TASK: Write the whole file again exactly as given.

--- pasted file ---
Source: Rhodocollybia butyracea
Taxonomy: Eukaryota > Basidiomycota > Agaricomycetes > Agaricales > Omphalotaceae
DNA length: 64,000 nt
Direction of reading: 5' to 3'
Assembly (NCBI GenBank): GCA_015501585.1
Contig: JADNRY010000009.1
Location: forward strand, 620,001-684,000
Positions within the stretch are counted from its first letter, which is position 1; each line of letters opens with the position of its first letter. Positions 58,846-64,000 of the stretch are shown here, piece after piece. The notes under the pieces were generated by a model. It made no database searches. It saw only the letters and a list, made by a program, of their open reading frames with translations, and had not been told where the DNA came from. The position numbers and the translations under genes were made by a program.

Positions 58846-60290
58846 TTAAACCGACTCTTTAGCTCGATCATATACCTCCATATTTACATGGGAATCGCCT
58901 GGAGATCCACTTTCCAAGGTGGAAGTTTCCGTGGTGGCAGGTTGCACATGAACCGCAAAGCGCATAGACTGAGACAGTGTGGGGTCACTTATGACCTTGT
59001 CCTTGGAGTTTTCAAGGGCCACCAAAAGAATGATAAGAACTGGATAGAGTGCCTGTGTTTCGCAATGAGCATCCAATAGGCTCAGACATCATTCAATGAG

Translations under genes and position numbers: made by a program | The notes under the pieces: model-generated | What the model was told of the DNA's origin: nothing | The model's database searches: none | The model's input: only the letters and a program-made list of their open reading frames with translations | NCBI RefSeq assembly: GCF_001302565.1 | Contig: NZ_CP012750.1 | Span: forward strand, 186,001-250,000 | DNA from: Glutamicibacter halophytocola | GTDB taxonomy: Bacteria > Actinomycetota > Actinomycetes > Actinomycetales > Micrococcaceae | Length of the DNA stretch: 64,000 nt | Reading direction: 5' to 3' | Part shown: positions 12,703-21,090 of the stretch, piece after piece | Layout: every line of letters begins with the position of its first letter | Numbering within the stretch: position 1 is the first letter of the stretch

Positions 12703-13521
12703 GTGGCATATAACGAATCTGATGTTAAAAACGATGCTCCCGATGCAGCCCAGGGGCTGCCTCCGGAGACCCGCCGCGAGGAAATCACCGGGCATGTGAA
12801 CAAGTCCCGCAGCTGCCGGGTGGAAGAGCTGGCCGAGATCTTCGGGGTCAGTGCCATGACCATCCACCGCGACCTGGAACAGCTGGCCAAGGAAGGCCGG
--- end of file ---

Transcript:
Source: Rhodocollybia butyracea
Taxonomy: Eukaryota > Basidiomycota > Agaricomycetes > Agaricales > Omphalotaceae
DNA length: 64,000 nt
Direction of reading: 5' to 3'
Assembly (NCBI GenBank): GCA_015501585.1
Contig: JADNRY010000009.1
Location: forward strand, 620,001-684,000
Positions within the stretch are counted from its first letter, which is position 1; each line of letters opens with the position of its first letter. Positions 58,846-64,000 of the stretch are shown here, piece after piece. The notes under the pieces were generated by a model. It made no database searches. It saw only the letters and a list, made by a program, of their open reading frames with translations, and had not been told where the DNA came from. The position numbers and the translations under genes were made by a program.

Positions 58846-60290
58846 TTAAACCGACTCTTTAGCTCGATCATATACCTCCATATTTACATGGGAATCGCCT
58901 GGAGATCCACTTTCCAAGGTGGAAGTTTCCGTGGTGGCAGGTTGCACATGAACCGCAAAGCGCATAGACTGAGACAGTGTGGGGTCACTTATGACCTTGT
59001 CCTTGGAGTTTTCAAGGGCCACCAAAAGAATGATAAGAACTGGATAGAGTGCCTGTGTTTCGCAATGAGCATCCAATAGGCTCAGACATCATTCAATGAG

Translations under genes and position numbers: made by a program | The notes under the pieces: model-generated | What the model was told of the DNA's origin: nothing | The model's database searches: none | The model's input: only the letters and a program-made list of their open reading frames with translations | NCBI RefSeq assembly: GCF_001302565.1 | Contig: NZ_CP012750.1 | Span: forward strand, 186,001-250,000 | DNA from: Glutamicibacter halophytocola | GTDB taxonomy: Bacteria > Actinomycetota > Actinomycetes > Actinomycetales > Micrococcaceae | Length of the DNA stretch: 64,000 nt | Reading direction: 5' to 3' | Part shown: positions 12,703-21,090 of the stretch, piece after piece | Layout: every line of letters begins with the position of its first letter | Numbering within the stretch: position 1 is the first letter of the stretch

Positions 12703-13521
12703 GTGGCATATAACGAATCTGATGTTAAAAACGATGCTCCCGATGCAGCCCAGGGGCTGCCTCCGGAGACCCGCCGCGAGGAAATCACCGGGCATGTGAA
12801 CAAGTCCCGCAGCTGCCGGGTGGAAGAGCTGGCCGAGATCTTCGGGGTCAGTGCCATGACCATCCACCGCGACCTGGAACAGCTGGCCAAGGAAGGCCGG